Mostafa Naghizadeh received his PhD from the University of Alberta in 2009. He has received CSPG’s 2009 Andrew D. Baillie Award for Best Student Oral Presentation, the CSPG/CSEG/ CWLS 2008 Best Student Geophysical Oral Paper Award, the SEG 2008 Best Student Poster Award, the CSPG/CSEG 2007 Best Student Geophysical Paper Award, and CSPG/CSEG/ CWLS 2006 Honorable Mention for Best Student Paper. His principal impact to date has been in extending f-x interpolation to irregularly spaced data and using the curvelet transform to reconstruct aliased data. Over the course of his PhD studies at the Signal Analysis and Imaging Group of the University of Alberta, Mostafa combined classical signal processing, statistical data analysis, signal estimation theory, and modern concepts in harmonic analysis to develop robust and eff cient methods for the reconstruction of multidimensional seismic wavefi elds. He has published seven papers in GEOPHYSICS, one in THE LEADING EDGE, and eight expanded abstracts. He is fi rst author on 13 of these publications. In January 2010, he joined the Department of Geosciences at the University of Calgary as a postdoctoral fellow with the CREWES group.
Biography Citation for the J. Clarence Karcher Award
Contributed by Mauricio D. Sacchi
Mostafa Naghizadeh, a native of Iran, received a BSc from Shahid Bahonar University of Kerman in 2000 and an MSc from the Institute for Geophysics at the University of Tehran in 2003. In January 2005, he arrived at the University of Alberta to begin pursuit of a PhD in applied seismology. From the very fi rst day, he excelled at addressing signal processing problems and was instrumental in developing leading-edge methods for signal reconstruction at the Signal Analysis and Imaging Group. Mostafa brought the group and its sponsors to a high level of understanding of the theory of multidimensional seismic wavefi eld reconstruction.
Mostafa has developed new algorithms for reconstructing regularly and irregularly sampled and aliased seismic data, important because many algorithms rely on regularly sampled (nonaliased) wavefi elds. Mostafa’s fi rst contribution was described in GEOPHYSICS in 2007 in “Multistep autoregressive reconstruction (MSAR) of seismic records” which extends f-x interpolation to irregularly sampled data.
A subsequent article in Geophysical Prospecting uses MSAR to process multidimensional data, permitting regularization of prestack data that depend on fi ve dimensions (time or frequency and four spatial coordinates). Mostafa also introduced a recursive algorithm for f-x interpolation to reconstruct aliased data in the presence of strong lateral variations of dip (published in GEOPHYSICS in 2009 as “F-x adaptive seismic-trace interpolation”). This article is a good example of Mostafa’s deep understanding of classical signal processing methods and their application to seismic processing.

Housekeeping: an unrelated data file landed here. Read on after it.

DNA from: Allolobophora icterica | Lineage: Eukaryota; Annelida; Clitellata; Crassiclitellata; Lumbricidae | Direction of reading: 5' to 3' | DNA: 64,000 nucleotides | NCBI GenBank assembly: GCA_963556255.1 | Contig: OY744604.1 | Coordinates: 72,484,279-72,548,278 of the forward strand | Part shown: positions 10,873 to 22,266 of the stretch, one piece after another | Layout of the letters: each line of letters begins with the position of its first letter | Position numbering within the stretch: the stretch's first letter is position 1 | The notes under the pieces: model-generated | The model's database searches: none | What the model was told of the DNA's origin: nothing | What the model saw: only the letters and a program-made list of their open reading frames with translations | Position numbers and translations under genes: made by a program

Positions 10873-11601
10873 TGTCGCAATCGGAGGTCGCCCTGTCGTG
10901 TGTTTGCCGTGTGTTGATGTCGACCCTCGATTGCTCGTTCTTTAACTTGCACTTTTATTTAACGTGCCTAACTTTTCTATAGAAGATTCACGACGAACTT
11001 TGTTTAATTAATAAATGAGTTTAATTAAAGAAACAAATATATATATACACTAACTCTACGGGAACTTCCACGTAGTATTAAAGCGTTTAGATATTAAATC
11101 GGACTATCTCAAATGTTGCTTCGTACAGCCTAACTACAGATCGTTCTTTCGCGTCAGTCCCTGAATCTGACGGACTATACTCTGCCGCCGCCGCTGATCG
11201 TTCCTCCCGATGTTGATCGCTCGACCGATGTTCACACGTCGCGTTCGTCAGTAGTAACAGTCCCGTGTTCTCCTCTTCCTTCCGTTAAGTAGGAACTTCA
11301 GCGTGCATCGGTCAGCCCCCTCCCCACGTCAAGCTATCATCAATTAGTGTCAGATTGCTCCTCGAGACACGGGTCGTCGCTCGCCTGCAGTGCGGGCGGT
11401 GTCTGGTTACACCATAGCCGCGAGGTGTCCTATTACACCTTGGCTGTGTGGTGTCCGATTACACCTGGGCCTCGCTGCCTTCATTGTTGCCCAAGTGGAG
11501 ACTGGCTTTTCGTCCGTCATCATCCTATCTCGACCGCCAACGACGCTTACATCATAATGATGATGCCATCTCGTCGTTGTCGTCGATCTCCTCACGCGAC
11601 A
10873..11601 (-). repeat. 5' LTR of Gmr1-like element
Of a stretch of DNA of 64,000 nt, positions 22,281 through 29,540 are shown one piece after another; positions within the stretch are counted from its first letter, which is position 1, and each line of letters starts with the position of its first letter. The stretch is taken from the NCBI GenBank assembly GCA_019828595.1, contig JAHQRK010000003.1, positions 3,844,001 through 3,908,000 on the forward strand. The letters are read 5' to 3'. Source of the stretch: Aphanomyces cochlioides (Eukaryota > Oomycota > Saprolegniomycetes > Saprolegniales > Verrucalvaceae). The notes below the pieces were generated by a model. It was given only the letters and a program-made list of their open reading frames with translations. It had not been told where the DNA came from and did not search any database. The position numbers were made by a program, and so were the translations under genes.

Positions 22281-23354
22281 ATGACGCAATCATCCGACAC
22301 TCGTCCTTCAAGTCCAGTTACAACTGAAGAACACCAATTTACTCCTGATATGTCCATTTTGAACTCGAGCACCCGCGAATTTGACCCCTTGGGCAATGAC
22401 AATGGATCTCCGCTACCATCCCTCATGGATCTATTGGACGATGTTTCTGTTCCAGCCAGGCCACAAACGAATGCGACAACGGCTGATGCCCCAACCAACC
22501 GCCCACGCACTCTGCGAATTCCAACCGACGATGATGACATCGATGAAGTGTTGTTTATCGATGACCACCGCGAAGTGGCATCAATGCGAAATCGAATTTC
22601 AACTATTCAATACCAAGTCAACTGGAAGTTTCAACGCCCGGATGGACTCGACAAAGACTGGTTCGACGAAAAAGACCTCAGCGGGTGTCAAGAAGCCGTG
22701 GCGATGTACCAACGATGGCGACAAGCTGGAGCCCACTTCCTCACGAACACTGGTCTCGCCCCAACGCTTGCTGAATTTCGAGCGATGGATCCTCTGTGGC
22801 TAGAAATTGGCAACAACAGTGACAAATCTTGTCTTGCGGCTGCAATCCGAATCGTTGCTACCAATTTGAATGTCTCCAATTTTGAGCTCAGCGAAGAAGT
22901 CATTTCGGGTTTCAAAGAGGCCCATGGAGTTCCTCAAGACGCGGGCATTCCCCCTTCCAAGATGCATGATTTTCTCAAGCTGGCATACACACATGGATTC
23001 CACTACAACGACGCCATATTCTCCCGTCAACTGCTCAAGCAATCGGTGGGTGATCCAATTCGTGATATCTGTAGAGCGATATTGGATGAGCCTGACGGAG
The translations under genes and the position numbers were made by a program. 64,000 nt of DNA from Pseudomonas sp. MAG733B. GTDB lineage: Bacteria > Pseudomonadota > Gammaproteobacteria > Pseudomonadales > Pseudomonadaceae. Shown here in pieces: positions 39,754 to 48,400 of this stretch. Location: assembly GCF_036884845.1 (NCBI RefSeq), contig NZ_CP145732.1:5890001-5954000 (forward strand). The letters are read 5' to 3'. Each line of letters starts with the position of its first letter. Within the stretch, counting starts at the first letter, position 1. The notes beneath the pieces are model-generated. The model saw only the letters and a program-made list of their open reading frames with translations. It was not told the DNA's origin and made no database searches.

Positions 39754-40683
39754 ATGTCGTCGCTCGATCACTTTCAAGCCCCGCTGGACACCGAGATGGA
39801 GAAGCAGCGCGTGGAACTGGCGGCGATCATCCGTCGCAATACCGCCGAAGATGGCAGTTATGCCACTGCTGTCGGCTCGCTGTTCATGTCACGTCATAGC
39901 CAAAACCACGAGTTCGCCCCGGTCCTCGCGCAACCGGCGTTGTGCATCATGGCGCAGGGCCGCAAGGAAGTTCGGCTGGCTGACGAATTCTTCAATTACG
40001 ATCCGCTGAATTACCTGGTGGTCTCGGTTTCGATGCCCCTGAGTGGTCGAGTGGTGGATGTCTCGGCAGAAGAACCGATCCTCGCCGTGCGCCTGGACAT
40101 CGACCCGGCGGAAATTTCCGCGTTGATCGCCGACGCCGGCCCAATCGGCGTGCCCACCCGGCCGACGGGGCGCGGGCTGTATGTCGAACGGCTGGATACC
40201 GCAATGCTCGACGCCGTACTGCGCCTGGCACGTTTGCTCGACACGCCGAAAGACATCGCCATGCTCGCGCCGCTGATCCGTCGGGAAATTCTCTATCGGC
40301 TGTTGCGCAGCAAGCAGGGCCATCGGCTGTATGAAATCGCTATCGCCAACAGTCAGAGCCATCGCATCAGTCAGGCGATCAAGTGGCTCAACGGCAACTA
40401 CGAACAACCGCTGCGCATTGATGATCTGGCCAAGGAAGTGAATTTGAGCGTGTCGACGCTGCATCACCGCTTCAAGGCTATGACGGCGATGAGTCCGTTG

Mostafa has elegantly showed that the curvelet transform could be used to reconstruct aliased data by using coarse-scales curvelet coeffi cients to precondition the estimation of fi ner-scale aliased coeffi cients. This work serves as bridge between classical f-x and f-k interpolation with modern reconstruction methods based on directional transforms. In addition, Mostafa demonstrated the importance of understanding sampling in conjunction with reconstruction algorithms to fi nd viable ways of restoring unobserved data. His thesis and recent presentations at conferences are brilliant examples of the latter.
He has also presented his work numerous times at the CSEG, SEG and EAGE conventions and at meetings with R&D industrial collaborators. Mostafa’s talks are very articulate and he always tries to explain diffi cult concepts in the simplest way via well-crafted diagrams, fl owcharts and “toy examples.”
Mostafa has made more than 20 presentations at SEG, EAGE, and CSEG and has received numerous awards. He has already published more than ten articles in prestigious geophysical journals, an amazing record given that his doctorate was completed in 2009. In January 2010, Mostafa joined the University of Calgary as a postdoctoral fellow in the CREWES group and, since January 2011, Mostafa has worked in conjunction with the Signal Analysis and Imaging Group at Alberta and CREWES on data analysis, time-lapse monitoring, and wavefield sampling.
In his interaction with others, Mostafa demonstrates a deep respect for different ideas, values, beliefs, and ways of life. Many who have had the pleasure of working with Mostafa fi nd his enthusiastic and open-minded approach to scientifi c research to be a source of inspiration.